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In 1968, Bartels proposed that a general theory of marketing should include seven subtheories: (1) theory of social initiative, (2) theory of economic market separation, (3) theory of market roles, expectations, and interactions, (4) theory of ﬂows and systems, (5) theory of behavior constraints, (6) theory of social change and marketing evolution, and (7) theory of social control of marketing. This illustrates how extensive the ﬁelds of application in marketing theory are. Since the 1960s, several marketing theories related to the above subtheories have been developed (Hunt 2002). The strategic area of relationship marketing was ﬁrst deﬁned by Berry (1983, p. 25) as “attracting, maintaining and [. . .] enhancing customer relationships”. Thus, relationship marketing refers to activities directed toward establishing, developing, maintaining, and retaining successful relations (Berry and Parasuraman 1991; Morgan and Hunt 1994). Hunt (2002) also made it clear that a company’s efﬁciency and effectiveness are always enhanced by establishing relationships with all potential stakeholders. Nevertheless, Gummesson (1995, p. 15) observes that “not all relationships are important to all companies all the time”. For this reason, a fundamental thesis of relationship marketing strategy is to identify, develop and nurture a suitable relationship portfolio (Hunt, 2002). A theory used in relationship marketing since the 1970s is social exchange theory (SET), based on works of Homans (1958, 1961, 1974), Blau (1960, 1964) and Thibaut and Kelley (1959). SET is widely viewed as one of the most inﬂuential conceptual paradigms in organizational behavior (Cropanzano and Mitchell 2005; Friman et al. 2002). As exchange ideology is also said to inﬂuence individuals’ sensitivity to organizational politics, job satisfaction and commitment, SET is used to evaluate buyer-seller relationships (Witzel 2006). The following table differentiates SET from the theory of commitment and trust proposed by Morgan and Hunt (1994). The latter theory is also outlined and referred to in more detail in the following chapter. SET suggests that there are as many as six different resources inﬂuencing interpersonal attachments: love, status, information, money, goods and services. Although most of these are not fully appreciated by organizational scientists, SET is
C. Falkenreck, Reputation Transfer to Enter New B-to-B Markets, Contributions to Management Science, DOI 10.1007/978-3-7908-2357-8_2, # Springer‐Verlag Berlin Heidelberg 2010 9
2 Theoretical Framework
said to have “the potential to provide a unitary framework for much of organizational behavior” (Cropanzano and Mitchell 2005, p. 875). This theory is based on certain rules of exchange, although it remains unclear which exchange rules apply to each resource. Reciprocity or repayment in kind is one of these exchange rules (Blau 1964) (Table 2.1). Major objections to or problems with SET are quoted as follows (Miller 2001):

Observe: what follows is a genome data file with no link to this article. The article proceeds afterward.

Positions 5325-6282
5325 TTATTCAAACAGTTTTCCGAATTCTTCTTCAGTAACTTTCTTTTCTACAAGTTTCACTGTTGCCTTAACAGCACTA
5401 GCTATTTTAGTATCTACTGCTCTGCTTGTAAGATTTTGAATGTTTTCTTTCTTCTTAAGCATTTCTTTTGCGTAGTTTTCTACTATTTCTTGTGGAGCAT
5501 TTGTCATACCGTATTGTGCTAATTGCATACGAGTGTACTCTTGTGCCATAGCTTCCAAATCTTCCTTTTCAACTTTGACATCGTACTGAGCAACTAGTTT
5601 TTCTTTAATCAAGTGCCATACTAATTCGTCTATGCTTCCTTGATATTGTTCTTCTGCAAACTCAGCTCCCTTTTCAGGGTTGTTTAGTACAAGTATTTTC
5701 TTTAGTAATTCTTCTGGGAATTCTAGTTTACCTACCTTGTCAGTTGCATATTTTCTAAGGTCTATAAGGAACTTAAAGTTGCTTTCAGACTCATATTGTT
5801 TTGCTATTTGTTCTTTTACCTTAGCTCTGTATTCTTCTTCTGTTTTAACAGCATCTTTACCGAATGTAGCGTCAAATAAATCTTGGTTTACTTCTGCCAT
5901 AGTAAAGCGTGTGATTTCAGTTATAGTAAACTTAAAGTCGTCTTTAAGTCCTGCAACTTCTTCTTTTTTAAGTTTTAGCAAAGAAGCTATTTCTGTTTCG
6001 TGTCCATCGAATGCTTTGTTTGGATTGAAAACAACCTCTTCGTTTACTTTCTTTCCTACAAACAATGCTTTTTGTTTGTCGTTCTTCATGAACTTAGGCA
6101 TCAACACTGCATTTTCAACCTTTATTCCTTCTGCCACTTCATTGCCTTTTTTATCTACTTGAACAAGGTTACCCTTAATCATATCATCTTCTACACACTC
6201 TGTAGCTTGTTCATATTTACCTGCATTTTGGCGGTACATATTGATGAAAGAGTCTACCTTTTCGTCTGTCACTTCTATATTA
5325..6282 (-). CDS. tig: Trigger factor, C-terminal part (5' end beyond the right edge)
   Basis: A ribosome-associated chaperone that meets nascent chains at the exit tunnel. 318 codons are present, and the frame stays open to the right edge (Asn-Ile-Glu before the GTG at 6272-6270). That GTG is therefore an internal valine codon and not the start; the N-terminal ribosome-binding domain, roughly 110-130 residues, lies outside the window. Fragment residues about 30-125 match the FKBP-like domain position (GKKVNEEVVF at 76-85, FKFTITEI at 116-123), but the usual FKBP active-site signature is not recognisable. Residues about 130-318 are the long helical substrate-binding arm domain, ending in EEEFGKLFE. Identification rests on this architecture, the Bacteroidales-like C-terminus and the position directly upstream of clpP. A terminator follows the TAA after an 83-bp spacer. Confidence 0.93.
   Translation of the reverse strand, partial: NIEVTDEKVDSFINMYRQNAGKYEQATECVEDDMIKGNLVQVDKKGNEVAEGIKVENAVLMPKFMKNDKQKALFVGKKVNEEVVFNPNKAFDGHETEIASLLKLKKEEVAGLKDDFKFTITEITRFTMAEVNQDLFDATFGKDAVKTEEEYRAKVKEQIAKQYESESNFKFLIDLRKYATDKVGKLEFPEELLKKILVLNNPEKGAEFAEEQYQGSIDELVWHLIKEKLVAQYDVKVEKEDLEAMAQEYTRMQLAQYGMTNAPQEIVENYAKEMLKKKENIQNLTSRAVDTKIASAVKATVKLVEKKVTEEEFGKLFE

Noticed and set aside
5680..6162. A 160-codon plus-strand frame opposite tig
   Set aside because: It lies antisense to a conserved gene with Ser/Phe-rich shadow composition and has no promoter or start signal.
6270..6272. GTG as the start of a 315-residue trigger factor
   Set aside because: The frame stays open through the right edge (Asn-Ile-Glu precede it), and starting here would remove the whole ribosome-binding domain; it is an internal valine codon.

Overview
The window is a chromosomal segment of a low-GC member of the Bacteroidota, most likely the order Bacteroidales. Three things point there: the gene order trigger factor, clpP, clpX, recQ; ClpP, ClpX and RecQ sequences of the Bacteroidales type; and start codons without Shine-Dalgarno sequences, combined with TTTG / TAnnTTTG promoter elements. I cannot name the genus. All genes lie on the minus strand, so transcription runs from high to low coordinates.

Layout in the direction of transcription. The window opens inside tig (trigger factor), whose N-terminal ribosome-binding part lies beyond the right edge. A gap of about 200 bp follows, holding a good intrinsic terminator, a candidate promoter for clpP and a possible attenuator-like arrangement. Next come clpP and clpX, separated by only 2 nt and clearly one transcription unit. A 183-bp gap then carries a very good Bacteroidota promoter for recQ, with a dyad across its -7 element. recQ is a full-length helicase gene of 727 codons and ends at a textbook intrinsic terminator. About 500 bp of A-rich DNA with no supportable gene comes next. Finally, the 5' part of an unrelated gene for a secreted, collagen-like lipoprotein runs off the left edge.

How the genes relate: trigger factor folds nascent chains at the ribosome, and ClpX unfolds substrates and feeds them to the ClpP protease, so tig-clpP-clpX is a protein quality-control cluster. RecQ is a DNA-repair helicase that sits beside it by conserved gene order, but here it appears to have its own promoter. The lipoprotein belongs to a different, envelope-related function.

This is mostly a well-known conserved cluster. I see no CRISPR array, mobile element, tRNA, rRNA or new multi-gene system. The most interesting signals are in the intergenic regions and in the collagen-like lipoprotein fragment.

SET reduces human interaction to a rational process that arises from economic theory. The theory assumes that the ultimate goals of a relationship are intimacy and reciprocity. These are not the “ultimate” relationship goals. SET proposes that relationships have a linear structure. In reality, relationships do not develop this way. SET is based on an individualist mindset, which may limit its application in and description of collectivist cultures.
The author supports Gummesson’s observation that SET does not take into consideration that not all relationships are important to a buyer or seller all the time. This also impacts relationship portfolio investments and might inﬂuence the development of relationship commitment of suppliers and customers in equal measure. In the light of the exchange orientation of relationships, in which trust and commitment are developed, the analytical approach of information economy does not seem appropriate. A theory focused on the explanation of mental processes relevant to the development of relationship commitment and trust is therefore regarded as more suitable: “To be an effective competitor (in the global economy) requires one to be a trusted cooperator (in some networks)” (Morgan and Hunt 1994, p. 20).
Table 2.1 Social exchange theory vs. commitment trust theory Social exchange theory Theory of commitment and trust SET is a social, psychological and sociological This theory highlights the psychological and perspective behavioral perspective Social behavior is an exchange of goods, Relationship marketing refers to activities material goods but also non-material ones, directed toward establishing, developing and such as symbols of approval or prestige maintaining successful relations SET explains social change and stability as a This theory explains the formation of long-term process of negotiated exchanges between relationships through the key mediating parties variables of commitment and trust SET is mainly applied in the ﬁeld of marital This theory posits that relationship marketing satisfaction and the quality of family life requires commitment and trust SET has roots in economics, psychology and This theory has roots in psychology and sociology behavioral marketing SET is tied to rational choice theory and This theory is tied to marketing theory structuralism, and features many of their main assumptions Whether or not commitment and trust emmerge Commitment and trust are viewed as key between the exchanging partners is a mediating variables of successful function of the perceived costs or the relationships rewards one expects at a later date from the relationship exchange
2.1 Commitment-Trust Theory and the Nature of Commitment